The architecture of the house itself clearly indicates the taste and training of its builder. Vanbrugh shared the enthusiasm of the day for classical work, as understood and developed, whether well or ill, by the Italians of the sixteenth and seventeenth centuries; but with characteristic disregard of law, he thought to combine classical severity with the fancifulness natural in a northerner and a playwright. Thus, while the general scheme of the south front, for instance, is distinctly severe, the massive towers at its ends are surmounted by fantastic masses of open stone-work, most quaintly finished off with arrangements of cannon-balls and coronets. Throughout he repeatedly made use of classical members with strange disregard to their structural intention. Silvester, the French artist employed to make designs for the decoration of the salon, sniffed contemptuously at Vanbrugh’s Gothic tendencies. “I can not approve of that double line of niches. It suggests the facade of a Gothic church.” And then with savage delight he announced his discovery that much of the design was merely an unintelligent imitation of the Palazzo Farnese at Florence.
Certainly, in spite of Vanbrugh’s attempt to achieve at once dignity and lightness, the probable impression made by the building on the casual observer is, that it is ponderous without being stately, and irregular without being tasteful. But the final feeling of any one whose fate it is to study it at leisure will assuredly be one of respect, even of enthusiasm, for the ability of Vanbrugh. It takes time to realize the boldness of the general design and the solidity of the masonry. In many parts there are about as many feet of solid stone as a modern architect would put inches of lath and plaster. The negative qualities of integrity and thoroughness are rare enough in work of the present day, now that the architect has delegated to the contractor the execution of his design.
The interior proportions of the rooms are generally admirable, and so perfectly was the work carried out that it is possible to look through the keyholes of ten doors, and see daylight at the end, over three hundred feet off. It is noticeable, further, that the whole was designed by a single man, there being no subsequent additions, as there are, for instance, at Chatsworth and Wentworth. Vanbrugh is responsible for good and bad qualities alike. One would imagine a priori that he had everything in his favor-unlimited money and a free hand. Far from this being the case, the stupendous work was accomplished under difficulties greater than any long-suffering architect ever had to contend with.
The beginning of the building was most auspicious. In 1705, the year after Blenheim, Queen Anne, in accordance with an address of the Commons, granted Marlborough the royal estate of which Woodstock was the center, with moneys to build a suitable house. The nation was anxious to show its gratitude to the General under whom English troops had won their first considerable victory on foreign soil since Agincourt; the Queen was for doing all in her power for her dear Mrs. Freeman; Marlborough saw in the scheme a dignified and legitimate method of perpetuating his fame; and so Vanbrugh was commissioned to build a house which should be worthy of all three. The work was at once begun on the existing scale. Difficulties sprang up when the Duchess began to lose, by her abuse of it, the power which she had always possessed over the Queen; when, too, it was seen that the architect’s estimate bore no sort of relation to the actual cost. Vanbrugh was often in the greatest straits for money, and wrote piteously to the Duchess and the Lord Treasurer Godolphin without the slightest effect. Things naturally grew worse when both the Duke and Duchess were dismissed from all their posts, in 1711; and at last, in 1721, the disputes culminated in a lawsuit successfully brought against the Duke by the workmen for arrears of pay, the defendant’s contention being that the Treasury was liable for the whole expense. The Duchess vented her displeasure on the unfortunate architect, whom she never credited with doing anything right. She carefully kept his letters, and made spiteful endorsements on them for the benefit of her counsel at the trial.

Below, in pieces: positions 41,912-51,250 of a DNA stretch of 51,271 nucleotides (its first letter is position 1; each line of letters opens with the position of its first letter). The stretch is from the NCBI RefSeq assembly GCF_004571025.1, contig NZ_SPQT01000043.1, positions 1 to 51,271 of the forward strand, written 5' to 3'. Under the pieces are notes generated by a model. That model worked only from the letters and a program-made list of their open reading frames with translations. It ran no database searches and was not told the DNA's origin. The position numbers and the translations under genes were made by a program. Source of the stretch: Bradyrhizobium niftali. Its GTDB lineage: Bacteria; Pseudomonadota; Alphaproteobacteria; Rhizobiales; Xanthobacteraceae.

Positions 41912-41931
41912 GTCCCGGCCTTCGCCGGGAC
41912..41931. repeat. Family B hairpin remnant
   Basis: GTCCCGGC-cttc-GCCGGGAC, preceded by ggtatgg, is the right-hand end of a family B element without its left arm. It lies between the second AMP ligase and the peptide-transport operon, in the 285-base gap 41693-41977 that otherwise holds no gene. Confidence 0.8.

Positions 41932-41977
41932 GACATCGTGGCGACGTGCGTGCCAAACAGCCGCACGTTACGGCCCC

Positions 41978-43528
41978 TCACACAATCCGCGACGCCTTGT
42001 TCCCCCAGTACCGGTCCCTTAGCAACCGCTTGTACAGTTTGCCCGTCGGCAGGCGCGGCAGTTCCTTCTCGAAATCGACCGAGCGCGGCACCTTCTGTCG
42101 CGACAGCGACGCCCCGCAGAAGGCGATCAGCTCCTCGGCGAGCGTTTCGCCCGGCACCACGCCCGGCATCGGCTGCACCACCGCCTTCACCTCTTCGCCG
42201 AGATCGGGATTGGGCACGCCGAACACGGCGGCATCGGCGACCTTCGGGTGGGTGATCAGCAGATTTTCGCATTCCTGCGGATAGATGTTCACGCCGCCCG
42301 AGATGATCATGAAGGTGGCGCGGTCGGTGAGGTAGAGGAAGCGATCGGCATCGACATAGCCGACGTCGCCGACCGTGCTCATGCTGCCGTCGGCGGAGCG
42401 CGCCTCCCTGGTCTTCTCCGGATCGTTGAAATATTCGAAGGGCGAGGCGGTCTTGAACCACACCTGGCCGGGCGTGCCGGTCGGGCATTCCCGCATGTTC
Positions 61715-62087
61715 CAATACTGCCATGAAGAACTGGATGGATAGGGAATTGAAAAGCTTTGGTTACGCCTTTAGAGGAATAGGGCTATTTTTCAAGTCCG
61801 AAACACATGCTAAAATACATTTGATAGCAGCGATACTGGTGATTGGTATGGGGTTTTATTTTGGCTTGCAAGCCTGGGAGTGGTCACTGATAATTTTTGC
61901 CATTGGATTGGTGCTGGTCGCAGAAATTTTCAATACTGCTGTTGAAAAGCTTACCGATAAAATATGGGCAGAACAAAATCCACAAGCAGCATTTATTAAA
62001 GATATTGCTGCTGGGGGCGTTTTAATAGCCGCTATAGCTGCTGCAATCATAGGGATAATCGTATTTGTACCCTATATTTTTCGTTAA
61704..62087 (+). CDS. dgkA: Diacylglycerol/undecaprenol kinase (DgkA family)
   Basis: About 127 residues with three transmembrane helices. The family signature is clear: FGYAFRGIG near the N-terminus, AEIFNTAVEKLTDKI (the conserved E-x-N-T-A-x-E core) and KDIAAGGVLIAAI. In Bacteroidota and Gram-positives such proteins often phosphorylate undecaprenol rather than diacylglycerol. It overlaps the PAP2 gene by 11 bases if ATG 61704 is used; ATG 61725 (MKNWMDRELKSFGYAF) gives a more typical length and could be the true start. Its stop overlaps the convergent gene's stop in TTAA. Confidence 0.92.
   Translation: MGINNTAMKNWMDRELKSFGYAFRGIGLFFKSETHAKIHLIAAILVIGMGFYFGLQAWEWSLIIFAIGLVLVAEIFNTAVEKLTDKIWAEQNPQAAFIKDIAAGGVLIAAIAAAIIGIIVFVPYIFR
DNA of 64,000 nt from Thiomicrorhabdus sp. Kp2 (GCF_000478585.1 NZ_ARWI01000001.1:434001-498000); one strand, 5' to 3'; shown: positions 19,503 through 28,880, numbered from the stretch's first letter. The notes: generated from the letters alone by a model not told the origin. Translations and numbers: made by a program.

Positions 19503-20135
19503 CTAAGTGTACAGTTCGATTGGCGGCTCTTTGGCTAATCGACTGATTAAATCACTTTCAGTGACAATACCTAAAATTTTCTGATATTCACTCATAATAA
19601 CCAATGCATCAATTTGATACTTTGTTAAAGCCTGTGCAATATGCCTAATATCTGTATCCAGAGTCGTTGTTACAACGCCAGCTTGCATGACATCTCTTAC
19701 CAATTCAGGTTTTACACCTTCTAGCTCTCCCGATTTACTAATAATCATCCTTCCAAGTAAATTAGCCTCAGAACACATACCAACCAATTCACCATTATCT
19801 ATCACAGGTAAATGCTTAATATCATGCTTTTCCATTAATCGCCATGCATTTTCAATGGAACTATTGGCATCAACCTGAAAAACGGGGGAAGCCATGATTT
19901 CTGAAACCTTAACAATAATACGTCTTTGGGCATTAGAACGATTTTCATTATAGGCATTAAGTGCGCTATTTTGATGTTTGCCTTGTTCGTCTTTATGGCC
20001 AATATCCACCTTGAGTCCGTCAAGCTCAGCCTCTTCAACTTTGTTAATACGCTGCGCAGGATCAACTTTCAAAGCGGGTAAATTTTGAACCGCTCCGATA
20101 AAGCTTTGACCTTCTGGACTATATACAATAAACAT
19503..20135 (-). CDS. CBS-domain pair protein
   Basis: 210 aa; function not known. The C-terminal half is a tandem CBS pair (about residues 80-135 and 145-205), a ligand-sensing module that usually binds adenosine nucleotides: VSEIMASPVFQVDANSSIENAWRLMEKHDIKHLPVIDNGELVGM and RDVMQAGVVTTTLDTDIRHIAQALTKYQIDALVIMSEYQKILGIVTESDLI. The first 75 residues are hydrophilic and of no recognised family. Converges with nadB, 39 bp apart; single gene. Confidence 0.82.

While Sarah was perpetually involving herself in quarrels with her architect, the Duke was in-directly furthering the progress of the building by a succession of victories abroad. Without taking an active part, he was yet much interested in the house, always looking forward to the time when he should live there in peace with his wife. When on a campaign he wrote to her nearly every other day, and in almost every letter there is a personal touch, showing his ever-present love for her, his keen anxiety to keep her love, and to win her approval of everything he did.
The main interest of Marlborough’s later life centered in Blenheim. The Duchess had done the lion’s share of the work of superintendence; it remained for him to arrange the many works of art he had bought and had been given during the war. There still exists an account of the prices he paid for tapestries made in Brussels, most of which are now on the walls of the house. Over the south front was placed a bust of Louis XIV., a trophy taken from the gates of Tournay.
Changes of fashion and of taste have left their mark on Blenheim; and, as the old oaks recall the joyousness of the Middle Ages, and the elms and cedars have a certain air of eighteenth-century stateliness, so perhaps the orchids, with their exotic delicacy, may be held typical of the decadent present. From the house many treasures, once part of its adornment, are now missed; and while books, pictures, and gems have disappeared, modern ideas of comfort have suggested the insertion of electric lights and telephones. To regret the treasures of the past is a commonplace; it would seem fitter to make the best of the advantages of the present.